In December 2010, Luker and Virginia Alldredge, as co-personal representatives, opened an estate for Hargis in order to pursue a wrongful death action. They filed their complaint on October 27, 2011, alleging Good Samaritan negligently caused Hargis's death and then fraudulently concealed its negligence. Good Samaritan moved to dismiss the complaint pursuant to Trial Rule 12(B)(6), arguing plaintiffs were not entitled to relief because they failed to file the action within two years of Hargis's death as required by the Indiana Wrongful Death Act. Ind. Code § 34-23-1-1 (2012 & Supp. 2013). Good Samaritan also argued that fraudulent concealment, even if it had occurred, could neither extend nor toll that statutory time period.

Plaintiffs successfully moved to treat Good Samaritan's motion as a motion for summary judgment pursuant to Trial Rule 56, noting Good Samaritan had attached an exhibit to its motion and thus it relied upon evidence outside the pleadings. After both parties briefed the issue and designated evidence, the trial court granted Good Samaritan's motion. Citing Southerland v. Hammond, 693 N.E.2d 74, 78 (Ind.Ct.App. 1998), in which a panel of our Court of Appeals stated that as to a wrongful death claim, " the fraudulent concealment exception does not establish a new date for the commencement of the statute of limitations, but rather creates an equitable exception" under which a " plaintiff must institute an action within a reasonable time after he discovers information which would lead to discovery of the cause of action," the trial court concluded the plaintiffs had waited too long after learning the true cause of death: a year to open the estate and nearly two years to file their complaint.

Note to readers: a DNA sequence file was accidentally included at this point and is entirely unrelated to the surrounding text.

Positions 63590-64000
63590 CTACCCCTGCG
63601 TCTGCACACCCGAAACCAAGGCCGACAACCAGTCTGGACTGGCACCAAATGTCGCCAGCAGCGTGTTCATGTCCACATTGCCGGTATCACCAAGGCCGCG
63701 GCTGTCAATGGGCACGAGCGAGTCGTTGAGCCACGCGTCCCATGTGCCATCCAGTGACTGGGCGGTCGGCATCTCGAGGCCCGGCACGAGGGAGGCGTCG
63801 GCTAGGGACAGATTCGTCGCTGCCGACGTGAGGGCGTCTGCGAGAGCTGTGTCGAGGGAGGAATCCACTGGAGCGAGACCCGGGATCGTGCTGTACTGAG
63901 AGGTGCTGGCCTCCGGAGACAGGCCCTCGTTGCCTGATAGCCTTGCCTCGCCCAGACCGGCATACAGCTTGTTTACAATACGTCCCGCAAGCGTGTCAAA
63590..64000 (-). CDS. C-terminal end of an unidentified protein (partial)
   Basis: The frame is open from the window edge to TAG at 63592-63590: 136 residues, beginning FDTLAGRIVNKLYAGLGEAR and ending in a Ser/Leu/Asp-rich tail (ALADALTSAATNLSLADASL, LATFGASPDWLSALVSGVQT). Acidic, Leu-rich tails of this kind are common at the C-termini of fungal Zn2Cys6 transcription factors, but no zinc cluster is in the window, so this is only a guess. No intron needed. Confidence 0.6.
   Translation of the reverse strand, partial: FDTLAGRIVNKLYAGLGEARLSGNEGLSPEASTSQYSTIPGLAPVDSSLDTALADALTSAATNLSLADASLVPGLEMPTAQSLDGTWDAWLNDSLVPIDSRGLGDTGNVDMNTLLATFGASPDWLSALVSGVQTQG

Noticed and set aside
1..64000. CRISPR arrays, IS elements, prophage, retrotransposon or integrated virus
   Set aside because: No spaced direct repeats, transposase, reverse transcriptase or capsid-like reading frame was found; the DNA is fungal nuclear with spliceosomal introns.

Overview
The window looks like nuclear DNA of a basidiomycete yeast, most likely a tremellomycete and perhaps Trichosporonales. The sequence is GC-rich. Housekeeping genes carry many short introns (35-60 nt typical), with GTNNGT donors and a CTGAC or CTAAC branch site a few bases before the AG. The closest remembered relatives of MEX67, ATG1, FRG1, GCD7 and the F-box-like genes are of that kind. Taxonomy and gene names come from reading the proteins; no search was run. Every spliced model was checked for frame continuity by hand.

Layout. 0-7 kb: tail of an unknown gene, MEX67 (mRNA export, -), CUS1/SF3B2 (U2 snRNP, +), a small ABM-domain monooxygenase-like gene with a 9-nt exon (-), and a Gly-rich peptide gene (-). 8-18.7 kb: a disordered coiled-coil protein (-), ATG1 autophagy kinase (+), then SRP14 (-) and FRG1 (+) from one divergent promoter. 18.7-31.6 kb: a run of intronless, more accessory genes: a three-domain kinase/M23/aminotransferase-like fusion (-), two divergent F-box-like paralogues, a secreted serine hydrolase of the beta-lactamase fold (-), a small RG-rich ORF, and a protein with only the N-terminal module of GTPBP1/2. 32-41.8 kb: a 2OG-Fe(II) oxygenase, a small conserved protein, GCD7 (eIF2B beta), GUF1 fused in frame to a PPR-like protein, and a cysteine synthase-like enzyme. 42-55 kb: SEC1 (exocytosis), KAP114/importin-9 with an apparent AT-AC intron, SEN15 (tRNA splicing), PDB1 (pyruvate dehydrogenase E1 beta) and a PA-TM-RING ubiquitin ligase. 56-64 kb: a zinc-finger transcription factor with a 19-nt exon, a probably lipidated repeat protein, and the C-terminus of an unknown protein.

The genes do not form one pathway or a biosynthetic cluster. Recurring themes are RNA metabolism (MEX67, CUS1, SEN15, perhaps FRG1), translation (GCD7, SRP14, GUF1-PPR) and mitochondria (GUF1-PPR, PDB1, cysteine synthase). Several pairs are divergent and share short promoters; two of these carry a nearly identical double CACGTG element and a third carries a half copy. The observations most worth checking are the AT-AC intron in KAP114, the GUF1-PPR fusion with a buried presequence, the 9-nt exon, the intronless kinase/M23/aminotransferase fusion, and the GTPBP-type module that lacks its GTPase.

Plaintiffs moved to correct error, stating several reasons they should have had two years from November 24, 2009--the discovery date--to file their complaint. First, they cited the Fraudulent Concealment Statute, which provides: " If a person liable to an action conceals the fact from the knowledge of the person entitled to bring the action, the action may be brought at any time within the period of limitation after the discovery of the cause of action." Ind. Code § 34-11-5-1 (2012). Second, they argued the two-year statutory period offended Article 1, § 12 of our Indiana Constitution. Third, they claimed that pursuant to the " discovery rule" we